Researchers in Israel investigated whether wearing face masks during exercise would have any undesirable health effects. Wearing a cloth face mask during short-term, moderately strenuous aerobic exercise had only minor effects on heart rate, respiratory rate, blood pressure, oxygen saturation, and time to exhaustion. An N95 respirator, used by health care professionals, should not be worn during exercise because this leads to significantly higher increases in carbon dioxide concentrations in the lungs and potential respiratory failure, the study showed.12
One unpleasant consequence of wearing close-fitting face masks to work, outdoors, or during activities in some cases is eruption of a skin rash/rosacea, acne, or acute seborrheic dermatitis on the face due to the warm, moist environment masks can create. These instances have been documented in medical journals and were easily treated.13
As a final resource to share with your employees, here are the CDC’s recommendations on How to Store and Wash Masks.14
So, advise your employees: Mask up. And stay safe.
1 Five Reasons to Wear a Mask Even After You’re Vaccinated. Kaiser Health News. January 15, 2021.
2 Dr. Fauci says it’s important to wear a mask even after getting the COVID vaccine. Here’s why. CNBC. February 4, 2021.
3 When Mask-wearing Rules in the 1918 Pandemic Faced Resistance. History.com. May 6, 2020.
4 How to Safely Wear and Take Off a Mask (Poster). Centers for Disease Control and Prevention.
5 Five Reasons to Wear a Mask Even After You’re Vaccinated. Kaiser Health News. January 15, 2021.
6 Your Guide to Masks. Centers for Disease Control and Prevention. Updated February 22, 2021.
7 CDC Mask Website: Use Masks to Slow the Spread of COVID-19. Centers for Disease Control and Prevention. February 16, 2021.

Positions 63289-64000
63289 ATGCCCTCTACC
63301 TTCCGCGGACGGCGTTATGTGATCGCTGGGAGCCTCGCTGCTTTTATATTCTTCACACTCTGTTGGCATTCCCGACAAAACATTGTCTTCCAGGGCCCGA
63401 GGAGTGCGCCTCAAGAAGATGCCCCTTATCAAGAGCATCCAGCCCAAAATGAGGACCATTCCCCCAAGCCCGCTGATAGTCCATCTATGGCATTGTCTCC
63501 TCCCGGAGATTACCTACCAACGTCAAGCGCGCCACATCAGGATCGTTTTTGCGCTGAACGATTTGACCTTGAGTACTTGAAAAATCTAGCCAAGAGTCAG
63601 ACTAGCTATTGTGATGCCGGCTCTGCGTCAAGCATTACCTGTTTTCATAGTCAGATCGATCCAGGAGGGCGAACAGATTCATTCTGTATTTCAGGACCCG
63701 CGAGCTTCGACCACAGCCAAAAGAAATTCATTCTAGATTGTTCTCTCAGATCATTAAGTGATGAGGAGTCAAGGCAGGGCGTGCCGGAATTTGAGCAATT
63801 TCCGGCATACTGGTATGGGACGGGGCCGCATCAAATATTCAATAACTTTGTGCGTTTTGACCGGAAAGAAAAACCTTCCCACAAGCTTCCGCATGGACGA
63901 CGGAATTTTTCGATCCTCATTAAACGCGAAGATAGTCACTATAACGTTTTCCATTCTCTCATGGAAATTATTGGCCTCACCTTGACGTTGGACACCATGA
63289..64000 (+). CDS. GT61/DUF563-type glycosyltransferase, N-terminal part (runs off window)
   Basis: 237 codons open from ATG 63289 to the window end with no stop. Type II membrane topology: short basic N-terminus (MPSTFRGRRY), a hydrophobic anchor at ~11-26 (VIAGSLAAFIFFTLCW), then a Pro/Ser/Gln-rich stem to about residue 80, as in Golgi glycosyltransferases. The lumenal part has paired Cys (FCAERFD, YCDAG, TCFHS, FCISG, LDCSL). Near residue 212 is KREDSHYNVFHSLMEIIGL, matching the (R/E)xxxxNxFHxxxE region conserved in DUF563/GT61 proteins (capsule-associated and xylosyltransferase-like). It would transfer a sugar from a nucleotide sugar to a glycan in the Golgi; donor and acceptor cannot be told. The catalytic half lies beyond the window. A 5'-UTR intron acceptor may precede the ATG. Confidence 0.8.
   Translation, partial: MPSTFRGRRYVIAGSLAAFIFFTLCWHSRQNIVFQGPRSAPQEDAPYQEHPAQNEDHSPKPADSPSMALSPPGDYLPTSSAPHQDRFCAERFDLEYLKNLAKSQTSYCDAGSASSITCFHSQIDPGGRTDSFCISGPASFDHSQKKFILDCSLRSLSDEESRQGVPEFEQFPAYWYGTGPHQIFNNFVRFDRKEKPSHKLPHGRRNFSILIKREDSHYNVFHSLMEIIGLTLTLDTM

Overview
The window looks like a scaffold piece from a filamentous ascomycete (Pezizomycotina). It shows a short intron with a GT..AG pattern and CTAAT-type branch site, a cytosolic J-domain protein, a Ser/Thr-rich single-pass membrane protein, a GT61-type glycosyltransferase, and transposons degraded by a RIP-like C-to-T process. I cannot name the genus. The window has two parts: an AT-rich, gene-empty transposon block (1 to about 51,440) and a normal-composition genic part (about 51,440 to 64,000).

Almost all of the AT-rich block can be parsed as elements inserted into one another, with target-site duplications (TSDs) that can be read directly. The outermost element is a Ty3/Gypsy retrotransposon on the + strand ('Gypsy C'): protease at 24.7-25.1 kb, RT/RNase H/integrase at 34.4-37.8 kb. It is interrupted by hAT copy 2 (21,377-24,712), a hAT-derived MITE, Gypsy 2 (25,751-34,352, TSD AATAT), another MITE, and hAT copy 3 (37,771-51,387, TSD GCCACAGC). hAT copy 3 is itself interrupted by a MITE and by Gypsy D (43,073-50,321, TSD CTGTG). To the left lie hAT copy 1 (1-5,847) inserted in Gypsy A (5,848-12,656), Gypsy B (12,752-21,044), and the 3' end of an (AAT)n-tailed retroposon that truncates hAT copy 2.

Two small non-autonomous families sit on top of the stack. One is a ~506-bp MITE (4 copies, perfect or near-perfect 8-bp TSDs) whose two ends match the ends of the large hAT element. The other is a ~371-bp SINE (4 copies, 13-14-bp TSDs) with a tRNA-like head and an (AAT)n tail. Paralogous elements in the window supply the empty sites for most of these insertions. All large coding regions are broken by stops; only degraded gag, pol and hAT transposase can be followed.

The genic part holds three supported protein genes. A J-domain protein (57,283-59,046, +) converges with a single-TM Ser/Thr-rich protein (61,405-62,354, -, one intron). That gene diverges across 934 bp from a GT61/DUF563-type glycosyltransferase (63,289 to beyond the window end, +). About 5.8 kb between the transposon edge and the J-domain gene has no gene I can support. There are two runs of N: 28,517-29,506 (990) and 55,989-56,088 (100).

8 The CDC just outlined 5 tips to make your face mask more protective. Business Insider. February 11, 2021
9 Hou YJ, Okuda K, Edwards CE, et al. SARS-CoV2 Reverse Genetics Reveal a Variable Infection Gradient in the Respiratory Tract. Cell. July 23, 2020; 182(2): 429-446
10 Mask Safety: Knot and Tuck Technique Demonstrated. University of North Carolina Health. February 12, 2021.
11 COVID-19 spreads easily in gyms, CDC finds. Here’s how you can work out safely indoors. Yahoo News.
12 Epstein D, Korytny A, Isenberg Y, et al. Return to training in the COVID-19 era: The physiological effects of face masks during exercise. Scandinavian Journal of Medicine and Science in Sports. January 2021;31(1):70-75
13 Giacalone S, Minuti A, Spigariolo CB, Passoni E, Nazzaro G. Facial dermatoses in the general population due to wearing of personal protective masks during the COVID-19 pandemic: first observations after lockdown. Case Reports Clinical and Experimental Dermatology. March 2021;46(2):368-369.
14 How to Store and Wash Masks. Centers for Disease Control and Prevention.